This article considers the use and regulation of third party funding in the United Arab Emirates (UAE), historical impediments to the proliferation of third party funding, recent legal developments that may favour the growth of third party funding in the market, and views on the future landscape of third party funding.

While third party funding has existed in some form or another for some time, its use in recent years has significantly expanded in a number of jurisdictions across the world, both in court litigation and in both international and domestic arbitration.

What is third party funding and why it is used?

Third party funding is effectively a mechanism by which a party (the funder) who is unrelated to the parties in the dispute provides financial support to one of the parties in the dispute. Typically, this financial support will cover the party’s legal costs and disbursements. These costs (whether they are incurred in litigation or arbitration) can often be substantial and therefore sometimes discourage legitimate actions from being commenced. Third party funding provides an avenue to ensure that the cost of the legal proceedings is not an impediment to a party’s right to bring an action.

This was, and remains, particularly attractive for parties who could not afford the costs of the dispute and/or did not have the cash liquidity for the costs of litigation or arbitration, which can in some cases be disproportionately high compared to the amounts in dispute. This is particularly true where the claim is complex and requires a substantial amount of legal analysis and expert opinion.

In today’s market, third party funding is also used by parties who want to manage their financial risk and the exposure associated with litigation or arbitration, by removing these costs from their company’s balance sheet. By seeking external funding, a company can ensure that its financial resources are not diverted away from the day-to-day operations of their business towards often costly and lengthy proceedings.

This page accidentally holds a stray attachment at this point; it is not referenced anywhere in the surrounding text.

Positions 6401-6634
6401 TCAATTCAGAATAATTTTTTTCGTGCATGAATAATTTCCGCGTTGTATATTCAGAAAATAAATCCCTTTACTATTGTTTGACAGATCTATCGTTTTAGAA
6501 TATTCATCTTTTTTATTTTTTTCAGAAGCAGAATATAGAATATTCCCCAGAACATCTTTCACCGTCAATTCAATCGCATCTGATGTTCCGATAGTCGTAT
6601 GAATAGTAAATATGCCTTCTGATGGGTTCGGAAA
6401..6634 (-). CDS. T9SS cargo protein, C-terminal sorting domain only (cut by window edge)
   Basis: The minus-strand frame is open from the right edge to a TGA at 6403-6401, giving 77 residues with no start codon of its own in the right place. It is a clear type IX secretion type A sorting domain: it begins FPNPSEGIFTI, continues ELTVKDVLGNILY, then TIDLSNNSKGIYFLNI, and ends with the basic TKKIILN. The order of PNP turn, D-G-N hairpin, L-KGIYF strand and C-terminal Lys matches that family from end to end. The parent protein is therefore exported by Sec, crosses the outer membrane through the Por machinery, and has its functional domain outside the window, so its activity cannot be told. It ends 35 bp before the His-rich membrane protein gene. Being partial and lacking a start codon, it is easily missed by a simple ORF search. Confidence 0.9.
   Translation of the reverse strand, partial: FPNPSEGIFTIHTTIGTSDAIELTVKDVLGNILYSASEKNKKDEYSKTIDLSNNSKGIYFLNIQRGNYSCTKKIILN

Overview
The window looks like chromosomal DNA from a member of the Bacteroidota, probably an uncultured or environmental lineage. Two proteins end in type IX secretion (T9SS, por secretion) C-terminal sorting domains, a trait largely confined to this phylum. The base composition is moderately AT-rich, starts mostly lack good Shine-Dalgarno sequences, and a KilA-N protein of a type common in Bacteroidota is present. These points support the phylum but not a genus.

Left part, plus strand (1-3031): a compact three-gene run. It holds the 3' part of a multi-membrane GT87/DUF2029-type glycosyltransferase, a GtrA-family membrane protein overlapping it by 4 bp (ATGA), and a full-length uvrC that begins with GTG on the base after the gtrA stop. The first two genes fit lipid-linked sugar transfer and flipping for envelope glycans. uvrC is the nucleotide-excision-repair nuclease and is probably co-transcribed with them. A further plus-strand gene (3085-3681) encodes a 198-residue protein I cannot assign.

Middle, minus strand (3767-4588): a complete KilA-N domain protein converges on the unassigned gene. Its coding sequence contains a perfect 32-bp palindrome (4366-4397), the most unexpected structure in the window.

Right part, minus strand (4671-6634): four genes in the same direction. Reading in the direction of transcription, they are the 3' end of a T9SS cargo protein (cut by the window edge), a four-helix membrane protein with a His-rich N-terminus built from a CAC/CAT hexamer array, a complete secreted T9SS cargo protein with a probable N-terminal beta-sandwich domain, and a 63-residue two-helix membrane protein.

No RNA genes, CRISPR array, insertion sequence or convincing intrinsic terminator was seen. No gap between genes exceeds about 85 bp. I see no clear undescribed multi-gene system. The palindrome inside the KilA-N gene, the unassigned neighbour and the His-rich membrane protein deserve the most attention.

Each funding arrangement is different, but generally a third party funder will be reimbursed its investment, along with an agreed percentage of any sum recovered in the judgment or award.

Third party funding can be used by either claimants or defendants/respondents, and the funding arrangement put in place is tailored to each case or portfolio of cases.

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Author

Andrew Mackenzie is the UAE Head of the International Arbitration, Construction & Offshore Litigation practices of Habib Al Mulla & Partners, a member firm of Baker & McKenzie International, based in Dubai. He specialises in international arbitration law, with a particular focus on construction, energy, technology and financial institution disputes. Andrew has been based in the UAE for over 10 years and also has full rights of audience in the DIFC courts. He has advised on complex commercial disputes under a variety of civil and common law systems from across MENA and Africa, tried cases in all of the major arbitration forums (both treaty-based and commercial) and also sits as an arbitrator.

Author

Lina Bugaighis is an associate in Baker McKenzie Habib Al Mulla based in Dubai. She focuses on domestic and international arbitration across a variety of industry sectors including construction, commercial and consumer goods. Lina trained and qualified as a solicitor in England and Wales.

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